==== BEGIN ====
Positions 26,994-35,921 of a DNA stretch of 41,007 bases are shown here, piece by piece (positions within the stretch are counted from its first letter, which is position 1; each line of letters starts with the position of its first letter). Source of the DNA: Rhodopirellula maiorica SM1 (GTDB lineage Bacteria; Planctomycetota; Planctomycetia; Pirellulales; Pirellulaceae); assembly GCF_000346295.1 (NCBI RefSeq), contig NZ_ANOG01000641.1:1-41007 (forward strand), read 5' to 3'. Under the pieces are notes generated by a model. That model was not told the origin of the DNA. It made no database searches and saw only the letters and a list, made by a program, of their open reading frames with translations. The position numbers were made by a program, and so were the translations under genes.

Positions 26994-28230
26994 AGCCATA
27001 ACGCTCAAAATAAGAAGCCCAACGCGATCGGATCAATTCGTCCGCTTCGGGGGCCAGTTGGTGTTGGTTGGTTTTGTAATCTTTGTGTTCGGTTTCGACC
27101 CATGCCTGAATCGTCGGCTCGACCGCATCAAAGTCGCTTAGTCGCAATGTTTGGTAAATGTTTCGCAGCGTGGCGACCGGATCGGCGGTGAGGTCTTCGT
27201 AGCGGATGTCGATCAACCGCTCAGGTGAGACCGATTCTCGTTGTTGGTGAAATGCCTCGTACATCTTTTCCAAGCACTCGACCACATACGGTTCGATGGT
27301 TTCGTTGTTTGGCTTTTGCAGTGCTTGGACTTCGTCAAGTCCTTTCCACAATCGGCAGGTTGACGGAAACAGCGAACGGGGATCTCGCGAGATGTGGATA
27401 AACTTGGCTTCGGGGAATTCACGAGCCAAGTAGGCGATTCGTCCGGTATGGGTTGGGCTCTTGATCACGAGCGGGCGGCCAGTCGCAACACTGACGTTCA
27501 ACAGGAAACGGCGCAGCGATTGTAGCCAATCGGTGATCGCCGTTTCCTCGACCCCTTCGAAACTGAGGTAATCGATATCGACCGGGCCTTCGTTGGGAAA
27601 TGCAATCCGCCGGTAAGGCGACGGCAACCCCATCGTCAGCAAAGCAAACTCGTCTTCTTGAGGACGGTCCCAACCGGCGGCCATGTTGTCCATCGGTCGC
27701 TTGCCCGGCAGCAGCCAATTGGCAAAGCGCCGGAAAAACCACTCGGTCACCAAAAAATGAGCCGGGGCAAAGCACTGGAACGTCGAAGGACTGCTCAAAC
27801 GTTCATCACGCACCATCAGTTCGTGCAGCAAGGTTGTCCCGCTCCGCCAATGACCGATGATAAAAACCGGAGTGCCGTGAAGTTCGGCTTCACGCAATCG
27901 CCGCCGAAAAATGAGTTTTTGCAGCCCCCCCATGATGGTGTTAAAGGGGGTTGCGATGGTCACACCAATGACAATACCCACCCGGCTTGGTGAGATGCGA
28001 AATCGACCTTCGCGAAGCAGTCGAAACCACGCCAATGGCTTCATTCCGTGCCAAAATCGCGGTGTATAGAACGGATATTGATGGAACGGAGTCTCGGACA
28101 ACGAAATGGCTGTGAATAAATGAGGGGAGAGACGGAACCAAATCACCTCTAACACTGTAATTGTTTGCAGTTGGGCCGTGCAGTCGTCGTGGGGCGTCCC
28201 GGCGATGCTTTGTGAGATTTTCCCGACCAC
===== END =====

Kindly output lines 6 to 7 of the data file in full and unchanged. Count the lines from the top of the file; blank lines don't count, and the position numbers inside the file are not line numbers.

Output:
27201 AGCGGATGTCGATCAACCGCTCAGGTGAGACCGATTCTCGTTGTTGGTGAAATGCCTCGTACATCTTTTCCAAGCACTCGACCACATACGGTTCGATGGT
27301 TTCGTTGTTTGGCTTTTGCAGTGCTTGGACTTCGTCAAGTCCTTTCCACAATCGGCAGGTTGACGGAAACAGCGAACGGGGATCTCGCGAGATGTGGATA